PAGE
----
As the proxy season ends for many, it’s time to unwind with some trivial pursuit in the “securities law” category. The full answer is probably lost to the bins of history, but a member recently asked the question in our “Q&A Forum” (#7837) about where do the “10” and “K” come from in “Form 10-K,” comparing the logic of the “Q” in “Form 10-Q”? Here is Dave’s answer:
Form 10-K was adopted shortly after the creation of the SEC in 1934. Form 10-Q was adopted many, many years after that in Release 34-9004 (October 28, 1970). When Form 10-Q was adopted, the SEC rescinded Form 9-K, which had required semi-annual reports. I think what happened is the SEC had adopted many reports with a “K” designation over the years, and then moved away from that with 10-Q and some other more recent vintage forms.
When to Register Under the ’34 Act? The Messy Test for # of Shareholders
As noted in this Conglomerate Blog, the Section 12(g) registration test continues to be a topic that is debated. It reminded me of this Keith Bishop blog about how messy the threshold is. And it also reminds me of this note from a member back when Congress was fast-tracking the JOBS Act without any analysis:
500, 1,000, 2,000 – pick a number, any number. I note that the 1964 Special Study conducted a comprehensive survey of companies that traded in the OTC market to support developing (1) what the measure should be and (2) what the threshold under that measure should be. And actually, based on the data, the Study recommended a threshold of 300 holders. Now maybe someone in Congress today could actually develop a basis for their figure, but that would be asking way too much. I think we need a new measure, but Congress seems hell-bent on # of holders. Oh well – lost opportunity.
History Lesson: ’34 Act Reporting Requirements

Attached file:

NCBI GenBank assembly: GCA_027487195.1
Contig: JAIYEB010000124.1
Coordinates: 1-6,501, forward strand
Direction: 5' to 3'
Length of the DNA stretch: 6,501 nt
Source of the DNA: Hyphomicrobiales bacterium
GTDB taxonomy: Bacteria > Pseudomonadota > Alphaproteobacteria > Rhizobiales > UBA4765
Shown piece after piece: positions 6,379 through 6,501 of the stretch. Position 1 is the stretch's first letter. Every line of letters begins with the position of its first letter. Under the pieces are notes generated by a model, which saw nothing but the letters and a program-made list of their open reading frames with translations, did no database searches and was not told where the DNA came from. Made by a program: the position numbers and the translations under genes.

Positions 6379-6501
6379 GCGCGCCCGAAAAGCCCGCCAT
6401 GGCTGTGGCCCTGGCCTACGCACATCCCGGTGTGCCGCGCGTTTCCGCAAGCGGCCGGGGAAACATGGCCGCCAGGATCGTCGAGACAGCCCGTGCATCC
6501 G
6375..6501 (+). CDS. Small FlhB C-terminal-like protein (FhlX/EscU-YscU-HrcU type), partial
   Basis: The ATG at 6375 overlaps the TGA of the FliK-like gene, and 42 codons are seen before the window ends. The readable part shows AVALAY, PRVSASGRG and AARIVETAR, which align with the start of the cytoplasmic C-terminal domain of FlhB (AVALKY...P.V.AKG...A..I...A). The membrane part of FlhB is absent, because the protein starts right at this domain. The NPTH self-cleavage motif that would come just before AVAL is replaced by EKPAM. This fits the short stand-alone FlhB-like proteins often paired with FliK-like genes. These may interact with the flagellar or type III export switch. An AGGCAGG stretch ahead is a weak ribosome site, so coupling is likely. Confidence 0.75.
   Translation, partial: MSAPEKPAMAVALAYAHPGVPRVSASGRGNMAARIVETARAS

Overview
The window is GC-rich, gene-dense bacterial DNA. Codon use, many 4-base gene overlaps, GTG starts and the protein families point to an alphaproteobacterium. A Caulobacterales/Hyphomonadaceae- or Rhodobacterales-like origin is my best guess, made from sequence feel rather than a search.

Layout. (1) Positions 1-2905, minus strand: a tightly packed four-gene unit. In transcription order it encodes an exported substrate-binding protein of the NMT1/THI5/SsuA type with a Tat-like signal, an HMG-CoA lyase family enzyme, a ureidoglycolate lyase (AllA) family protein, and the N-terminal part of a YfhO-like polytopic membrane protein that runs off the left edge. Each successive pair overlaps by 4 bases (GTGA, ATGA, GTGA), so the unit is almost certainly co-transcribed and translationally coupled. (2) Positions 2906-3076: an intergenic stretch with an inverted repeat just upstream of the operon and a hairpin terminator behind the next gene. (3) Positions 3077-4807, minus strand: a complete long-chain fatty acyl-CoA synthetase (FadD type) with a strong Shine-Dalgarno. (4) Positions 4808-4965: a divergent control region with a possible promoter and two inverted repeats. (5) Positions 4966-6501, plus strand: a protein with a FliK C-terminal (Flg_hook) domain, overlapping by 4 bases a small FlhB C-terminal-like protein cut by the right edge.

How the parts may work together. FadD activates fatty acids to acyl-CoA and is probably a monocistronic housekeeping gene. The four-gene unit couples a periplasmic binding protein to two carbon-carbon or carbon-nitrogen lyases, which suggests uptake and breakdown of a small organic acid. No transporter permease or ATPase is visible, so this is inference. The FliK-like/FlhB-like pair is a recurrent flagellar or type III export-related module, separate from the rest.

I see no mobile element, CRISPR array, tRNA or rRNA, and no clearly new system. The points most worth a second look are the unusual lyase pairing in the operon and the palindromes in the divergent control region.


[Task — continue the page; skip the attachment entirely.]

A member responded to my recent history blog by providing me some background on the Section 12 reporting requirements. This provides some background to my statement: “I just found a reference that only exchange-listed companies in the early ’60s had to file 10-Ks with SEC.” Here’s today’s history lesson:
– Section 12(g) didn’t exist prior to 1964, it was added to the ’34 Act in 1964 by Section 3(c) of the Securities Acts Amendments of 1964.
– The purpose was to bring OTC securities into the ’34 Act reporting regime and put them on same footing as exchange-listed securities.
– A report of the House Committee on Interstate and Foreign Commerce accompanying H.R. 6793, the version of the bill introduced in the House, stated that “Section 3(c) of the bill would .. . provide for registration of securities traded in the over- the-counter market and for disclosure by issuers thereof comparable to the registration and disclosures required in connection with listed securities.”
– A 1981 SEC release cited a report on its study that led to the 1964 Amendments, describing the scope of the registration and reporting provisions of Exchange Act as extending “to all issuers presumed to be the subject of active investor interest in the over-the-counter market.”
– A 1986 SEC release stated that the numerical thresholds contained in Section 12(g) were selected because it was believed “that issuers in these categories had sufficiently active trading markets and public interest and consequently were in need of mandatory disclosure to ensure the protection of investors.”
– Broc Romanek